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Here’s What We Learned from BBQ & Bourbon Experts

Advice for Pairing BBQ Dishes with Bourbon Whiskey

BBQ and Bourbon Fest Chefs & Guests
Cheers to the 3rd annual BBQ & Bourbon Festival

For busy Austinites in need of a reviving break from the city, Camp Lucy in Dripping Springs feels like an oasis with its beautifully-landscaped grounds, abundant oak trees, resort amenities, open-air patios and decks, and Tillie’s, its onsite restaurant devoted to modern Texan cuisine. Andy Knudson, the executive chef of Tillie’s, has forged close ties with pit chefs, craft brewers, and artisanal distillers from all over Central Texas, which is why his BBQ & Bourbon Festival, which celebrated its 3rd year at Camp Lucy, is something of a “family reunion” where his culinary pals can show off their stuff while an enthusiastic group of attendees enjoys the flavorful results. 

The BBQ & Bourbon Festival was a celebration of smoke, meat, and whiskey on the stunning grounds of Camp Lucy in Dripping Springs.

This outdoor gathering happened on the hot evening in June with a wonderfully balanced crowd of serious BBQ fans, industry pros, and curious Austinites eager to try some flavorful bites and some potent bourbons.

Knudson’s invite list for participating chefs and distillers focused heavily on Texas-based folks, with Nick Fine of Wild Oats in Houston, Lance Eaker of Eaker Barbecue in Fredericksburg, Allie McMillian of ATX Cocina in Austin, Jim Tripi of the Driftwood Golf Club, Thomas Gardner of Hudson Meat Market, and, of course Knudson himself displaying their Lone Star State-honed expertise. The only pit chef from outside Texas was Florida grill master Rick Mace of Tropical Smokehouse in West Palm Beach, who didn’t hesitate to deliver big Florida flavors.

On the beverage side, Texas was also prominently featured with Treaty Oak serving straight pours of bourbon and rye (along with a refreshing spiked Arnold Palmer). Austin’s own Still Austin Whiskey talked guests through tastings of their Straight Bourbon, Straight Rye, and Cask Strength Bourbon. Garrison Brothers welcomed bourbon aficionados. Milam & Greene let the southern Hill Country get a word in edgewise with their Triple Cask Bourbon and a few other smaller-batch varieties. Nine Banded Whiskey offered up their Kentucky-distilled bourbon that’s blended with Hill Country water to give it a very Texan twist. Other boozy libations included beers from Twisted X Brewing and Vista Brewing, wine from Lost Draw, pours of High Desert Cactus Vodka, and hard seltzers from Canteen Spirits.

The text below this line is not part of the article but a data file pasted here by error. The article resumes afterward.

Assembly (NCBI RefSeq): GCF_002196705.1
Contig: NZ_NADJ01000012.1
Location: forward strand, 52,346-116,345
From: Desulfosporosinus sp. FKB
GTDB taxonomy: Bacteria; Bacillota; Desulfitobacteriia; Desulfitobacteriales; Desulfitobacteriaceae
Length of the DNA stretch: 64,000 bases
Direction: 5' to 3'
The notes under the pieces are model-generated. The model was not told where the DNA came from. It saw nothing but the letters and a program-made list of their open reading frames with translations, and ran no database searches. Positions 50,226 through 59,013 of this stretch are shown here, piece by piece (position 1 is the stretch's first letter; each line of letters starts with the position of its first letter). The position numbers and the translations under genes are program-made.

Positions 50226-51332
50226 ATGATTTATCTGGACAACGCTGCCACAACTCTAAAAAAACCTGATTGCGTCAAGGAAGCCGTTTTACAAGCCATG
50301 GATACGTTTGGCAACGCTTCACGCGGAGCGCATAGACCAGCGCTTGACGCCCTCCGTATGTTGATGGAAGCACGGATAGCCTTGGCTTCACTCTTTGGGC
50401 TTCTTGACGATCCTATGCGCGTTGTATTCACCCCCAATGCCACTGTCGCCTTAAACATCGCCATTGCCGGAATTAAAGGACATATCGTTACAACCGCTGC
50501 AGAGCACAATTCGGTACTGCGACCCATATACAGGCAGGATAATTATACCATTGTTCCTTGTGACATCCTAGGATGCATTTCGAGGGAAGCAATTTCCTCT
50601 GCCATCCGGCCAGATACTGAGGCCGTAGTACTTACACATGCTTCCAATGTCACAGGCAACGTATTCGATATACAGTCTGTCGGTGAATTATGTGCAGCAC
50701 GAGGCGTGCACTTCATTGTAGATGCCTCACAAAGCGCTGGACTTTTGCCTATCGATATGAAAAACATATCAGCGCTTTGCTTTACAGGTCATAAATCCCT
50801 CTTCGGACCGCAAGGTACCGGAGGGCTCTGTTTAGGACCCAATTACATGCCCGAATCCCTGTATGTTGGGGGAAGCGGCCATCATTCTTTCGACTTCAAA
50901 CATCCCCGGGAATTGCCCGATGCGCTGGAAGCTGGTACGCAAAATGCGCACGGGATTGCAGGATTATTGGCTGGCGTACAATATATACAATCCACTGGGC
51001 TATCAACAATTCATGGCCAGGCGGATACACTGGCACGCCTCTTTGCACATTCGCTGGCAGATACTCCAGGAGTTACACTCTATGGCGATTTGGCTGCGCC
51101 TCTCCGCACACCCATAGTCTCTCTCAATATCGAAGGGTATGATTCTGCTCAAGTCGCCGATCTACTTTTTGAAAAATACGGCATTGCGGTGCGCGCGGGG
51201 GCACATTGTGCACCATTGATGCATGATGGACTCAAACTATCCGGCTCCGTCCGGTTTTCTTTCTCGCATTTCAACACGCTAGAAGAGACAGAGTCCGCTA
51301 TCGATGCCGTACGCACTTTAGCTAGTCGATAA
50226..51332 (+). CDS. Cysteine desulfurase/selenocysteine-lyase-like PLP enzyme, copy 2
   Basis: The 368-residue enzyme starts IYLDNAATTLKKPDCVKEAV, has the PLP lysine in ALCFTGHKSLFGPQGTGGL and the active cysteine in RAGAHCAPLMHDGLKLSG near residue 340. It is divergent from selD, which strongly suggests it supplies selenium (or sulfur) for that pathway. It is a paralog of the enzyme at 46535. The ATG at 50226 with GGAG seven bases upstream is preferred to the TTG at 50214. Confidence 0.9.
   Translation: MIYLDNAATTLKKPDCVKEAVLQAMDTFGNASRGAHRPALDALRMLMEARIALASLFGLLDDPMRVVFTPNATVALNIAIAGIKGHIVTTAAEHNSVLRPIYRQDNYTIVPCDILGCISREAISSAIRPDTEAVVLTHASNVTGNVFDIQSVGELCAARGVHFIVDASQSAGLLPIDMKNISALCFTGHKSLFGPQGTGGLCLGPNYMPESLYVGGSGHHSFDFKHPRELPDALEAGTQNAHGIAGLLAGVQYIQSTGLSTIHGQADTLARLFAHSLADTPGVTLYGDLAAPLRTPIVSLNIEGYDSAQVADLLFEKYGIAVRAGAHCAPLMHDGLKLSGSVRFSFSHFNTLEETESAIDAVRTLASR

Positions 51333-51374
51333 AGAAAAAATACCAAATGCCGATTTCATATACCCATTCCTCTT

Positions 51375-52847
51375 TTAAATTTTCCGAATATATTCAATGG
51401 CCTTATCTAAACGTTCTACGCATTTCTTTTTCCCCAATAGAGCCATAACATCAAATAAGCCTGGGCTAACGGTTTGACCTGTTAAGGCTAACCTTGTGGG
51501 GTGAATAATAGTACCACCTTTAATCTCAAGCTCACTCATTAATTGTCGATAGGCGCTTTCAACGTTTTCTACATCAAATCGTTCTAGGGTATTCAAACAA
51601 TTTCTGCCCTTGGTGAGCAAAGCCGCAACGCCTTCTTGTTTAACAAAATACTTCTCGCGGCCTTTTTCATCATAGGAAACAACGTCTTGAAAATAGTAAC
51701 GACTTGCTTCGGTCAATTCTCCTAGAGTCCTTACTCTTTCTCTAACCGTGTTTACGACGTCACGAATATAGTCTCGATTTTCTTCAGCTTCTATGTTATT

Key tips for enjoying barbecue and bourbon together:

Bourbon and barbecue make a lot of sense as a food and drink pairing. They’re both smoky, richly-flavored, and complex. Also, their shared cultural footprint binds them together. Bourbon and BBQ are deeply rooted in American culinary traditions, particularly in the southern United States. Both have a shared heritage and are often associated with gatherings, celebrations, and outdoor events. Their cultural connection and historical proximity make them a natural pairing. Creating exceptional bourbon and BBQ takes expertise, patience, and quality ingredients.

Expert pit chefs and distillers at BBQ & Bourbon Fest shared their advice:

Excellent cuts of meat should be matched with top-flight pours of bourbon. When you’ve got the really good stuff coming out of the barbecue pit, don’t expect a blah bottle of bourbon to do the trick. Instead, find a bottle with a flavor profile that you truly love. “If I had the choice to drink any bourbon, I would pick anything made by Willett that is made in Kentucky, especially the Willett Family Estate Bottled Bourbon that is cask strength from a single barrel. This would be served neat. I typically like to enjoy this with American-raised Wagyu beef that has been dry-aged. If you are going to pair, do it the best that you can!” Knudson insists.

Steer clear of flavored bourbons. While a flavored bourbon can make for a fun sip on its own, Meredith Shaffer, the banquets executive chef of Camp Lucy, warns against trying to pair it with a barbecue spread. “Keep in mind that the wood used also has flavor and will alter flavors in the item you are smoking, so don’t try too hard looking for a flavored bourbon. Keep it simple, like a Kentucky straight that’s oak barreled,” she says.

Lower-proof bourbons are easier to pair with food than higher-proof versions. To get the best balance of bourbon taste and BBQ flavor, consider going “with a lower-proof bourbon,” says Dan Garrison, founder of Garrison Brothers. He points out that “the high-proof bottles will overpower the salt and pepper seasoning in the barbecue.” 

Bourbon cocktails are a great option for a BBQ beverage. When we asked the pros for their favorite bourbon cocktails to drink at a barbecue, they overwhelmingly agreed that lively and fresh-tasting drinks with citrusy and herbaceous notes work perfectly with glazed ribs, smoked brisket, and any number of other BBQ staples. 

Tasting bourbon is the best way to learn about bourbon. The world of whiskey can feel intimidating to newcomers. However, at the end of the day, there’s no such thing as an empirically “bad”’ bourbon or “good” bourbon–rather, there are bourbons that you might not enjoy and bourbons that you might like a lot. To figure out where your particular bourbon tastes lie, Lance Eaker urges you to “try them all. Start with your favorite BBQ and bourbon and experiment.  Have some friends over for a tasting and discuss amongst each other what works best with what and why.” Don’t be afraid to have fun with it!